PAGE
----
When the people of Vermont wanted to label food with GMOs
So that they could find out what was in what the farmer grows
Monsanto and Starbucks through the Grocery Manufacturers Alliance
They sued the state of Vermont to overturn the people's will

Are those lyrics or a blog post? The laziness of the writing on verses like this is enough to make you hear the wounded idealism of “People Want to Hear About Love” as almost sinister. Young makes it sound like political subject matter alienates listeners from songs, but on The Monsanto Years the greater danger seems to be that political subject matter alienates songwriters from their talents.
From youareaghost by Ghost Writer:
The Monsanto Years is a concept album, a sonic attack against Monsanto experiments with crops and the perceived damage to agricultural and food industry in general, ultimately affecting the life of human beings, a complex subject that Young and Promise of the Real tackle with courage as Young shows that he is not afraid of fighting against the giants, as he recently raised his voice against the awful despot Donald Trump, for not authorized use of his music, on the other side conceding the use of Rocking In A Free World to liberal Senator Bernie Sanders.

Raw sounding might be a good description of this record as Neil and company go for a live and undercooked and unpolished sound, the result is in tune with conceptual matter as Young is fighting precisely against progress for the sake of profit, he is fighting bravely for his beliefs and for mother earth a constant inspiration for him, leaving us with an almost raw matter of a record with no Gordon Ramsey on sight to bark it being undercooked.

New Day For Love is a massive sounding tune with Young's voice and guitar on top of a powerful mess, and big thunderous drumming to serve as rock bottom, while Wolf Moon goes for an almost acoustical folk sound, a beautiful trashy song with Neil's soulful voice vibrating in the middle of the cosmic night, this before getting struck again by pure lightning in the hard hitting People Want To Hear About Love, where Young stars to spew venom against the big hypocrite corporations lobbying in the Congress in order to preserve their interest above those of the people, Young sounds hell bent for fraternal love and justice, he knows is a David vs. Goliath style of fight, but he is sure about his strengths and plays garage rock to the best.

Neil's guitar gets furious on the hard rocking Big Box, "Too big to fail, too rich for jail", sings Neil angrier than ever, in a song that sounds so desperate, so furious and almost doomed, as Young fights with the best he got, and his guitar spitting true tongues of fire, this is the Neil we really love to hear, risking it all although he knows it could all fall down at any moment, with jagged riffs all over the place like in Workin Man, another show off of Neil's garage roots at its best.

Rules of Change has a deeper sound, with drone sounding guitars and Young's voice verging on the fragile, guitars being a big anchor to a tune that sounds like it’s about to fall apart and ends in a little confusing way, but hey! At least in this record it's all about concept, and in the title track Young and company bring us a middle pace tune with passionate guitars and Young art shining like the sun, with words to crave holes in the brain and a direct and courageous attack against the biotech giant, like none I have heard before.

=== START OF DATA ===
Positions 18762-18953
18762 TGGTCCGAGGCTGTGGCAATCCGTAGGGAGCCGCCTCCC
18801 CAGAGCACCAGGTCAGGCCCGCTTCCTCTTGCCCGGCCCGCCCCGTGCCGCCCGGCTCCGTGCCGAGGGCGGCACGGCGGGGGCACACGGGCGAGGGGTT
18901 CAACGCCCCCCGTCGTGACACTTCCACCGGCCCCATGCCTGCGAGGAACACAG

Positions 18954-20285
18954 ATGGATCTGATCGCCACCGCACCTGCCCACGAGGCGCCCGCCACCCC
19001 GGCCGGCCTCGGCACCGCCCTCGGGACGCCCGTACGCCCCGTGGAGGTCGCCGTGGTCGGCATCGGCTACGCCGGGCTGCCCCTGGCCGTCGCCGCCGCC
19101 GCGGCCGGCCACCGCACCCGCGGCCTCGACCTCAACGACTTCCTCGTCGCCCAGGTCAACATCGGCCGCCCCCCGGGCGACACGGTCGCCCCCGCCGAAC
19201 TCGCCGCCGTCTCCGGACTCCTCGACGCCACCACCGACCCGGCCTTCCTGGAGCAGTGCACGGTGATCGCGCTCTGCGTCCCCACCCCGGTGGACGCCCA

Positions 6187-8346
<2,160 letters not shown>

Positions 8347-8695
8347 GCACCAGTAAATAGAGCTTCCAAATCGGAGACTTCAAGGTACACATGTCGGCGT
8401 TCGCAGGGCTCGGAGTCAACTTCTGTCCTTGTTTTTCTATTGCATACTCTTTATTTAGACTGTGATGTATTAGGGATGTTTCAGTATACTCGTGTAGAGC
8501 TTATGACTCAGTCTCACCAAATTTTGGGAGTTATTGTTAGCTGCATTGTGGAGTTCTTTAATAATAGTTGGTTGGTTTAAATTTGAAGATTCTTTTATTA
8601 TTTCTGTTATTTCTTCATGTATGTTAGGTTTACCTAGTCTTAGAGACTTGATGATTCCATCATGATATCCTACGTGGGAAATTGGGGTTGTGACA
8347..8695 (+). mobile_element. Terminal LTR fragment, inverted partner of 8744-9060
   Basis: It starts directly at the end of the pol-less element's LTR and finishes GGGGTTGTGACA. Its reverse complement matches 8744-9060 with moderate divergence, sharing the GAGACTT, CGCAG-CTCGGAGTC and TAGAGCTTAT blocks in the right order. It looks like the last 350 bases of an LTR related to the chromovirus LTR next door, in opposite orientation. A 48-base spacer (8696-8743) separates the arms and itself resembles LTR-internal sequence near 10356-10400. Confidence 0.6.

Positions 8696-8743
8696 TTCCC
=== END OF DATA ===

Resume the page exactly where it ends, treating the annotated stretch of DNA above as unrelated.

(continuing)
The Monsanto Years is a powerful record full of bitterness and fury, it is not a happy shiny type of record as doomy sound and lyrics are all over the place is a heartbreaking record in a sort of way, not romantic at all, but I a desperate cry in favor of earth and humanity, and nobody does it better than Young, and this time he is not alone, he is standing for the planet with Buffy, Nelson´s sons and Pope Francis.
More Neil Young + Promise of the Real: 'The Monsanto Years' Reviews.

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At 7/02/2015 03:27:00 PM, Blogger Babbo B. said...

Good overview of the mainstream critics' reviews here:

At 7/04/2015 02:31:00 AM, Blogger romat73 said...

Listened to the new album about 3 times now, I'm liking it. Much more excited about this one than 'Storytone'. I was trying to get into 'Storytone'... but it still wasn't exciting me (I did enjoy 'A Letter Home' though).

Music-wise parts of 'Monsanto Years' grabbed me right away, some of it reminded me of some mid-90s Neil (Broken Arrow & Mirror Ball stuff). I agree some lyrics are a bit clunky at first, but I liked the music and choruses on 'People Want to Hear About Love', 'A New Day for Love', 'Rock Star Bucks' and 'Monsanto Years' immediately. The other songs started growing on me after the 2nd/3rd listen.

For Neil's last decade of albums, my favorites are 'Chrome Dreams II', 'Living w/War', 'Americana' and most of 'Psychedelic Pill'. And the new one is starting to sound almost as good as them I think. (...I feel like 'Fork in the Road' is his worst in the last decade, and 'Le Noise' is somewhere in the middle)